5 Common Reasons Why You Have Mould in Your House

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Mould is a major problem in many homes. It looks unsightly and it causes numerous health problems. Once you notice black mould growing on your walls, ceilings or soft furnishings, you have a problem and will need to take action immediately. Mould prevention is better than trying to find a mould cure. A reputable company will be able to help, but in the meantime, here are five reasons why your home has mould.

Poor Ventilation

Poor ventilation is a common reason why mould problems begin. Modern windows are designed to stop drafts. Unfortunately, they are too efficient, so if you never open a window, moisture in the internal atmosphere will build up and mould spores will have the perfect breeding ground. This often happens in bathrooms where showers are poorly ventilated and the window isn’t opened.

High Humidity

If you live in an area of high humidity, such as next to a large area of water, you could have a problem with mould. Homes constructed on wet ground or close to rivers, lakes or the ocean, often have mould and damp problems. If the excess moisture is not ventilated properly, mould will soon begin to grow.

Leaking Pipes

A leaking pipe will lead to mould growth. Clearly most people would fix a leaking pipe when it’s in plain view because water leaks are terribly damaging, but if the leak is beneath a floor or behind a wall, a patch of mould on a wall might be the only sign you have a problem. The same applies to leaks through the roof, so if you spot a mouldy patch on a bedroom ceiling, inspect the roof as soon as possible.

Condensation

Condensation is a build-up of water on cold surfaces. In winter, condensation on windows is common, due to the difference in temperature between the indoors and outside. A bit of condensation shouldn’t be a problem, but if your home is not adequately heated, water will condense on cold concrete floors and old metal pipes, which will lead to mould growth in the immediate area, even if the cold spot is covered in carpet.

Damp Washing

It isn’t always easy to dry washing in winter. You can’t hang washing out on the line because it will never dry, so unless you have a tumble drier, your only option is to hang it over drying racks or radiators indoors. Your washing will dry this way, but drying the clothes indoors releases a lot of moisture into the atmosphere, and if the house isn’t ventilated properly, mould will grow on walls, carpets, curtains and other soft furnishings. If you do use a tumble drier, make sure you fix the vent properly, as any steam leaking out from the back of the machine will cause mould problems in the vicinity.

There are other reasons why mould grows, but never ignore damp, as it will affect your health. If you spot any, clean it up and deal with the underlying cause as quickly as possible.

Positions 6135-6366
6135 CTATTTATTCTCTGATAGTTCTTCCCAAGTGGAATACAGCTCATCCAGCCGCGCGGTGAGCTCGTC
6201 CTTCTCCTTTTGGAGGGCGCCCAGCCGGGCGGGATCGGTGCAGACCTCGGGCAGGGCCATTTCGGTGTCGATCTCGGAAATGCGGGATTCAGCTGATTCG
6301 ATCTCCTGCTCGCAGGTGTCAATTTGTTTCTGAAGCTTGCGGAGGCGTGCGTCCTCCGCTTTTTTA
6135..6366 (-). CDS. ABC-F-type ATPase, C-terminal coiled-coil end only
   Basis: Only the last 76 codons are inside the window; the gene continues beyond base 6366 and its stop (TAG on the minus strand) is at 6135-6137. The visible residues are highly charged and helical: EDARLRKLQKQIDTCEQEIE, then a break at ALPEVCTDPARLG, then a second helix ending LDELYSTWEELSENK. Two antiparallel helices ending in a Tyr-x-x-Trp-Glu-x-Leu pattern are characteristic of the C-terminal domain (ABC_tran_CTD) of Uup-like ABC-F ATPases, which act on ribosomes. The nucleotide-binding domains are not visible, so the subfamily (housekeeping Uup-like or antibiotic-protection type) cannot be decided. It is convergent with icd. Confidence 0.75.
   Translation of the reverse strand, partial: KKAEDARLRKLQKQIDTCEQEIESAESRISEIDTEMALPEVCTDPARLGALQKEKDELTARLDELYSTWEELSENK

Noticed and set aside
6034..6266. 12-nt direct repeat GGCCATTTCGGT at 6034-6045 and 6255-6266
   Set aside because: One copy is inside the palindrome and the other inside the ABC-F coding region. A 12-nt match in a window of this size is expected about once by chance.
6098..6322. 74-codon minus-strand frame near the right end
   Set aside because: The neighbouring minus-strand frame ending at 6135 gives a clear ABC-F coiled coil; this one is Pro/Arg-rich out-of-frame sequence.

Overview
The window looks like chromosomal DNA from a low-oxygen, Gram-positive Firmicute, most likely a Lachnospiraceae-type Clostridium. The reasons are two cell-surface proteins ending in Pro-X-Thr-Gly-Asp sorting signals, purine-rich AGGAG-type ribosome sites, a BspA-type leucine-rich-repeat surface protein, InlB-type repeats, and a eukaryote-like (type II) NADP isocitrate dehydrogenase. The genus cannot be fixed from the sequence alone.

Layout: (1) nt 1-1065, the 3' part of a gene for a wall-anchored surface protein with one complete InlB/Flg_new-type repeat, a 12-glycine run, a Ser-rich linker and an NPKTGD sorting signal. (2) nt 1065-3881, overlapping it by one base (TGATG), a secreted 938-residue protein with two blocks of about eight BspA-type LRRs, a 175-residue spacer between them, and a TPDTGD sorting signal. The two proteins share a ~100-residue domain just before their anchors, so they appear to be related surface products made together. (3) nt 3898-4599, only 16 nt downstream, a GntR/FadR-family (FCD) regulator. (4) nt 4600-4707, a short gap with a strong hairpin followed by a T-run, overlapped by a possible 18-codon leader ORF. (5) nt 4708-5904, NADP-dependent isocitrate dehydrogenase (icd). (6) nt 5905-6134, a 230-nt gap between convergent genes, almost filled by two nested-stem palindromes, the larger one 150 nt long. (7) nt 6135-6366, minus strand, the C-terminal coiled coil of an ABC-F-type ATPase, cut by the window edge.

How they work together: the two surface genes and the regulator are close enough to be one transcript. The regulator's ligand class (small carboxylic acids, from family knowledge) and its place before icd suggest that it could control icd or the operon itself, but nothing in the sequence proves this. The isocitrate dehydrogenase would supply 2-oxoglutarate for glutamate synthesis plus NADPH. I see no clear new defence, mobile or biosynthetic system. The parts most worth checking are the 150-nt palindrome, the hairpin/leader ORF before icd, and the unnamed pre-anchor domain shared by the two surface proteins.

5 Common Reasons Why You Have Mould in Your House

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Mould is a major problem in many homes. It looks unsightly and it causes numerous health problems. Once you notice black mould growing on your walls, ceilings or soft furnishings, you have a problem and will need to take action immediately. Mould prevention is better than trying to find a mould cure. A reputable company will be able to help, but in the meantime, here are five reasons why your home has mould.

Poor Ventilation

Poor ventilation is a common reason why mould problems begin. Modern windows are designed to stop drafts. Unfortunately, they are too efficient, so if you never open a window, moisture in the internal atmosphere will build up and mould spores will have the perfect breeding ground. This often happens in bathrooms where showers are poorly ventilated and the window isn’t opened.

High Humidity

If you live in an area of high humidity, such as next to a large area of water, you could have a problem with mould. Homes constructed on wet ground or close to rivers, lakes or the ocean, often have mould and damp problems. If the excess moisture is not ventilated properly, mould will soon begin to grow.

Leaking Pipes

A leaking pipe will lead to mould growth. Clearly most people would fix a leaking pipe when it’s in plain view because water leaks are terribly damaging, but if the leak is beneath a floor or behind a wall, a patch of mould on a wall might be the only sign you have a problem. The same applies to leaks through the roof, so if you spot a mouldy patch on a bedroom ceiling, inspect the roof as soon as possible.

Condensation

Condensation is a build-up of water on cold surfaces. In winter, condensation on windows is common, due to the difference in temperature between the indoors and outside. A bit of condensation shouldn’t be a problem, but if your home is not adequately heated, water will condense on cold concrete floors and old metal pipes, which will lead to mould growth in the immediate area, even if the cold spot is covered in carpet.

Damp Washing

It isn’t always easy to dry washing in winter. You can’t hang washing out on the line because it will never dry, so unless you have a tumble drier, your only option is to hang it over drying racks or radiators indoors. Your washing will dry this way, but drying the clothes indoors releases a lot of moisture into the atmosphere, and if the house isn’t ventilated properly, mould will grow on walls, carpets, curtains and other soft furnishings. If you do use a tumble drier, make sure you fix the vent properly, as any steam leaking out from the back of the machine will cause mould problems in the vicinity.

There are other reasons why mould grows, but never ignore damp, as it will affect your health. If you spot any, clean it up and deal with the underlying cause as quickly as possible.


Blog Posted: 24th October 2016. Image courtesy of Thomas Anderson © Thomas Anderson, https://flic.kr/p/7kgsa4


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